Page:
God is like ...
There are two verses in Isaiah that strike me as descriptive of the extravagance of God’s compassion. In the version I read most mornings, Isaiah 5:7-8 speaks of God’s great compassion and then follows it by saying,
with everlasting love I will have compassion on you.
In the Message it says,
with lasting love I will tenderly care for you.
It sounds almost like a tautology to me, a ‘needless repetition’ of terms, to conflate in one breath God’s everlasting love and God’s compassion or tender care. Yet there it is.
So I have tried to sit with a sense of that luxurious extravagance of God’s deep, loving compassion. To personalize it, to bath in it and to pray for it for those whom I know are in great need, that they will know that God, with deep love, tenderly cares for them. May you, too, have pause this week to bath in the luxurious extravagance that God, with everlasting love, tenderly cares for you.
Last week we had the first Dayspring Community Quiet Day for 2021, and, as I was pondering the lectionary readings for this coming Sunday, the Latin term carpe diem came to mind.
Carpe diem became a familiar term after the 1989 movie, Dead Poets Society. In the movie an unorthodox English teacher, played by Robin Williams, urges his class of boys to ‘live extraordinary lives’. He whispered to them to carpe diem, which, in the movie, is translated as ‘seize the day’. Since the captivating performance of Williams, the expression has become a common motto, even appearing on bumper stickers. It has inspired people to take a hold of the opportunities that come their way, to get up and grab hold of their life, to make it full and successful.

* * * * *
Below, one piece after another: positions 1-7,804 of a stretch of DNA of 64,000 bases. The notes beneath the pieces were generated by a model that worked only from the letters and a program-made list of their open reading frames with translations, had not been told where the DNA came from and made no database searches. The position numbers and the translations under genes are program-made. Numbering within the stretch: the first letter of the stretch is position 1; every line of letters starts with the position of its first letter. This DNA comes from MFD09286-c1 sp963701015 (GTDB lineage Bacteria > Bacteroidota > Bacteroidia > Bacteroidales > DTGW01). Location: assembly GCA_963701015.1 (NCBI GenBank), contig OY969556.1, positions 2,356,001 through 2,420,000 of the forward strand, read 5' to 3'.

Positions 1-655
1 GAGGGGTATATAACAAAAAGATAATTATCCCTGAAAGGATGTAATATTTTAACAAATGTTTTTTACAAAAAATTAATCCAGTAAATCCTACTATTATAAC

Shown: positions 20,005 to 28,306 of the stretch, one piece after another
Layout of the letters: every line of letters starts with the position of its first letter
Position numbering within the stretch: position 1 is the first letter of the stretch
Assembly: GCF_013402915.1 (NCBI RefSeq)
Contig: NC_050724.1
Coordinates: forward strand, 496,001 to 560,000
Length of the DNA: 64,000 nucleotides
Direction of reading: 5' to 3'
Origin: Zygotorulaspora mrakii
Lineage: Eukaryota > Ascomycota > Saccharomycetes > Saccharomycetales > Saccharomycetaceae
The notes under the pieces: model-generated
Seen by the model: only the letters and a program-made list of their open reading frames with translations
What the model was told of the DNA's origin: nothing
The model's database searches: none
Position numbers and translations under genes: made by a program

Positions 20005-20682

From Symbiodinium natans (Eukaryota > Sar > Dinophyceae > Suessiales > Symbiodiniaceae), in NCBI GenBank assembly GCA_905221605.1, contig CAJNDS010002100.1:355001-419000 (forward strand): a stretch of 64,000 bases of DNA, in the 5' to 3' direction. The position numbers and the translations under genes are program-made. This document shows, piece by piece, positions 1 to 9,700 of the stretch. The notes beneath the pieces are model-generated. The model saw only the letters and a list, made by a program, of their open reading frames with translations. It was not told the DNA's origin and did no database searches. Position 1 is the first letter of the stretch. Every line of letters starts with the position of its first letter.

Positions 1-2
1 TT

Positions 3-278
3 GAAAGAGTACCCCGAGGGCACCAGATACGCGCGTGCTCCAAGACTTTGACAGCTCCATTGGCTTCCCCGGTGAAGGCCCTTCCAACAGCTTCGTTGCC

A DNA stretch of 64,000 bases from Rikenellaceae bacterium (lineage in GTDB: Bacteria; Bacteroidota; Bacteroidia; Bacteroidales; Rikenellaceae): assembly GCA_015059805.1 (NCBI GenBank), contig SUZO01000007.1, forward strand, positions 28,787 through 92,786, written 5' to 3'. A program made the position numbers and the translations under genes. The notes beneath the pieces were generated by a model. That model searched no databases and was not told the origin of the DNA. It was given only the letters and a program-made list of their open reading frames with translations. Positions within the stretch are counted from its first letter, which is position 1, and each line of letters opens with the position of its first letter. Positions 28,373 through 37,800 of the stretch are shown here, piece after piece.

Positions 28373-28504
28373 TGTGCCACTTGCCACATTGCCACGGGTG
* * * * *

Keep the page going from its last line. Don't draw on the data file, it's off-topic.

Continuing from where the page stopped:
But, according to Encyclopedia Britannica, a better translation of carpe diem is ‘pluck the day’ or enjoy life while you can. Go out and pick the flowers, smell the roses, and enjoy the moment. To me, this slightly different translation has a sense of being fully in the present moment, and savouring it for all it is worth. This is captured well in Gregory Orr’s poem from his book, How Beautiful the Beloved:
Ask the tree or the house;
Ask the rose or the fire
Hydrant – everything’s
Waiting for you to notice.
Everything’s waiting for you
To wrap your heart around it.
That music has been playing
Since you were born.
You must be mad to resist it.
Always the beloved
Eager to dance.
All we have to do is ask.
This week, may we be aware that the beloved surrounds us, and may we wrap our heart each day and savour it to the full.
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